13. Many banks manage investments for customers at the customer's risk. Such funds do not appear on the balance sheet of the bank and do not necessarily involve solvency or liquidity risks, though they may involve legal, reputational and operational risks. It should not normally be necessary for the home supervisor to know the identity of the investors involved, although the home supervisor will wish to check that the bank's systems for managing and recording the investments are adequate. However, in certain exceptional circumstances such as those described in section (d), home supervisors would need access to individual investors' names and to investment account information subject to the safeguards in paragraph 10.
14. In order to carry out effective comprehensive consolidated supervision, home supervisors also need information on certain qualitative aspects of the business undertaken in other jurisdictions by branches and subsidiaries of banking organisations for which they are the home supervisor. In particular, they need to be assured that:
- the banking group has an appropriate risk management system covering the whole of its global activities;
- the internal controls and internal audit procedures for controlling the group's overseas operations are of a sufficiently rigorous quality;
- changes in ownership and control of partly owned subsidiaries are monitored;
- the reporting process by which the home supervisor receives information through the channels set out in paragraph 1 is reliable;
- the quality of management is adequate, with a "fit and proper" test for individuals where appropriate;
- the quality of assets and the levels of concentrations are known, and are within appropriate parameters;
- the liquidity of the institution is being monitored and there is no excessive reliance on a single third-party source (or a small number of sources) of funding;
- the statutory laws and supervisory regulations of both the host and home countries are being complied with.
15. The working group agrees that it is essential for effective consolidated supervision that there are no impediments to the passing of such qualitative information to the home supervisor. Host supervisors would therefore be expected to respond freely to any questions posed by a home supervisor and to inform the home supervisor if any area of concern comes to their notice.
(c) Inspections by home country supervisors
16. Under the Minimum Standards, home supervisors are required to exercise comprehensive consolidated supervision of the global activities of their banking organisations. To carry out this responsibility, the home supervisor must be able to make an assessment of all significant aspects of their banks' operations that bear on safety and soundness, wherever those operations are conducted. This can be done through a variety of means, including on-site examinations, access to audit reports and prudential returns, or through the review of other pertinent information.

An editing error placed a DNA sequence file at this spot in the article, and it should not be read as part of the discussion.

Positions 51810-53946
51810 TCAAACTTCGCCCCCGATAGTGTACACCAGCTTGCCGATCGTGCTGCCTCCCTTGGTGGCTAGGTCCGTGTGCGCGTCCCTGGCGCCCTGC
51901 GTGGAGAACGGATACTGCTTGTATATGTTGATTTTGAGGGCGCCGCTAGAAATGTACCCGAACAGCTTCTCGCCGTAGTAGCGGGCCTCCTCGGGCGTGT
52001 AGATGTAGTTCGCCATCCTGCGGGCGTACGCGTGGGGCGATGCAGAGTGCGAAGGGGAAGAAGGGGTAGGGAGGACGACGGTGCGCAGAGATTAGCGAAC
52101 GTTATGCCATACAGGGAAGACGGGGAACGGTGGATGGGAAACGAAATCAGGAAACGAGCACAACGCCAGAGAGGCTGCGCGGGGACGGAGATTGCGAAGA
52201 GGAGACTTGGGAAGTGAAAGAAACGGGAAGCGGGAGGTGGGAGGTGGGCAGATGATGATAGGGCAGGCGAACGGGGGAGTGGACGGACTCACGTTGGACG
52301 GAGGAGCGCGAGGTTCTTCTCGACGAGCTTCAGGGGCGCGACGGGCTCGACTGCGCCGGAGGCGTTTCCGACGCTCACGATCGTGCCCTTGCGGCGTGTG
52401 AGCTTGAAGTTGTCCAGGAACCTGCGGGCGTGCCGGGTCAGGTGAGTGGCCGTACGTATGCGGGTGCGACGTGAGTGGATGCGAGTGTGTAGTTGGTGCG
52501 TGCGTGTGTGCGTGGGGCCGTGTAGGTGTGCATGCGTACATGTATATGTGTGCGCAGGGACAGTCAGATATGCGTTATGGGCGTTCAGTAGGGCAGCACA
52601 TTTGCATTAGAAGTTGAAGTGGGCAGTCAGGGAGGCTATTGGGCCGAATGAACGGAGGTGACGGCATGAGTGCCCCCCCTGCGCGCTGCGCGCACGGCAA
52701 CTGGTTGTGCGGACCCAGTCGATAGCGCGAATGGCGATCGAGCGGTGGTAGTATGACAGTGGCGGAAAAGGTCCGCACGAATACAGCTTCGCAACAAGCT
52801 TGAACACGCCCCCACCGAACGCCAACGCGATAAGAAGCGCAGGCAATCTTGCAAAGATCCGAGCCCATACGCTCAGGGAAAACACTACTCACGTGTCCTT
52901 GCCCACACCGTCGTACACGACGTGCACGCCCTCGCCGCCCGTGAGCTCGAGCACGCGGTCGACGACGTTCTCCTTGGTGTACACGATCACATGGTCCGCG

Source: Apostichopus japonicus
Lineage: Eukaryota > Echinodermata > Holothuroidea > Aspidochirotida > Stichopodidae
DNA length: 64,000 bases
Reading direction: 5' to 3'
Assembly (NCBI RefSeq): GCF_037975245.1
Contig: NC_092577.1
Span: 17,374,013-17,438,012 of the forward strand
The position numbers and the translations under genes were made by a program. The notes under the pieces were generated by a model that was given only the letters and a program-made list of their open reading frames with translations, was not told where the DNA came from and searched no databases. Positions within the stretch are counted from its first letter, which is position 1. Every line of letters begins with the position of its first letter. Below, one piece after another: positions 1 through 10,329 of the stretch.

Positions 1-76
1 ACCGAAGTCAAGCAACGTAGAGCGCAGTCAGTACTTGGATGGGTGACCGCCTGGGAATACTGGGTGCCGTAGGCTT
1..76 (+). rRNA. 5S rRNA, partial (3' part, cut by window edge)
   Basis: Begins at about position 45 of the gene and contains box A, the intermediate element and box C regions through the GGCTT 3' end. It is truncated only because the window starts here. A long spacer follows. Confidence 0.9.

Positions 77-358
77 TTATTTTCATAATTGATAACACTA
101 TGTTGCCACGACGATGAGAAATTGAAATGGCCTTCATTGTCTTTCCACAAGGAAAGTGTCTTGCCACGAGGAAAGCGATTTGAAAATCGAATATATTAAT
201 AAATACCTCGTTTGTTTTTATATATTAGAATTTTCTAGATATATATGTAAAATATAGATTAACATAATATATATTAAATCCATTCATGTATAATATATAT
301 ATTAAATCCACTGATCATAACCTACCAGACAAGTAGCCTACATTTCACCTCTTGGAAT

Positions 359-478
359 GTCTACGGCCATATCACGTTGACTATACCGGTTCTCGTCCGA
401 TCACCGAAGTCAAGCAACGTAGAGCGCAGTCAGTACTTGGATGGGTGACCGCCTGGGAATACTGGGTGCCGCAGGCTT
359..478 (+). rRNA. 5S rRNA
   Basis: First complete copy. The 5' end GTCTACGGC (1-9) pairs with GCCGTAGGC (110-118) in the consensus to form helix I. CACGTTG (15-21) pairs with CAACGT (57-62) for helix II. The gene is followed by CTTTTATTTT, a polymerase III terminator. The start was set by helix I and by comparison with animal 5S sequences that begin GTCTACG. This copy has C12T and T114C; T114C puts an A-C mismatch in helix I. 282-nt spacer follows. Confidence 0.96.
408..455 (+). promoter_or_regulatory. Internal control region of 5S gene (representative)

17. Among the principal areas of concern for home supervisors are internal controls, management competence and other qualitative factors listed in paragraph 14. The lack of appropriate internal controls at an important overseas office can have profound implications for the entire organisation. Consequently, without adequate access to information on the operating and control environment at such offices, home authorities can have no assurance that the overall organisation is being operated in a safe and prudent manner. While the potential for fraud or other improprieties can never be fully eliminated, the risks of wrongdoing can be narrowed by a strong, global operating and control environment.
18. With respect to the overseas operations of the banking groups for which they are responsible, home supervisors should have the ability to implement whatever evaluative techniques are central to their supervisory process. This means that if supervisory inspections are central to their supervisory process, home supervisors should be able to gather information on-site, with appropriate regard to the conditions listed in paragraph 10. In the past this has presented difficulties in some host countries with strict secrecy legislation or sovereignty principles, particularly if the inspection involves access to the names of individual depositors. Balancing the needs of the home supervisor and the interests of the host supervisor, the group has identified the following means, whereby a home supervisor at its discretion might, following consultation with the host supervisor, gather on-site the information necessary for effective comprehensive consolidated supervision:
- independent on-site examination by a home supervisor, accompanied by the host supervisor at the option of the host supervisor;
- on-site examination conducted jointly with the host supervisor, where agreed "sensitive portions" of activity are carried out by the host supervisor and evaluated jointly to protect customer confidentiality;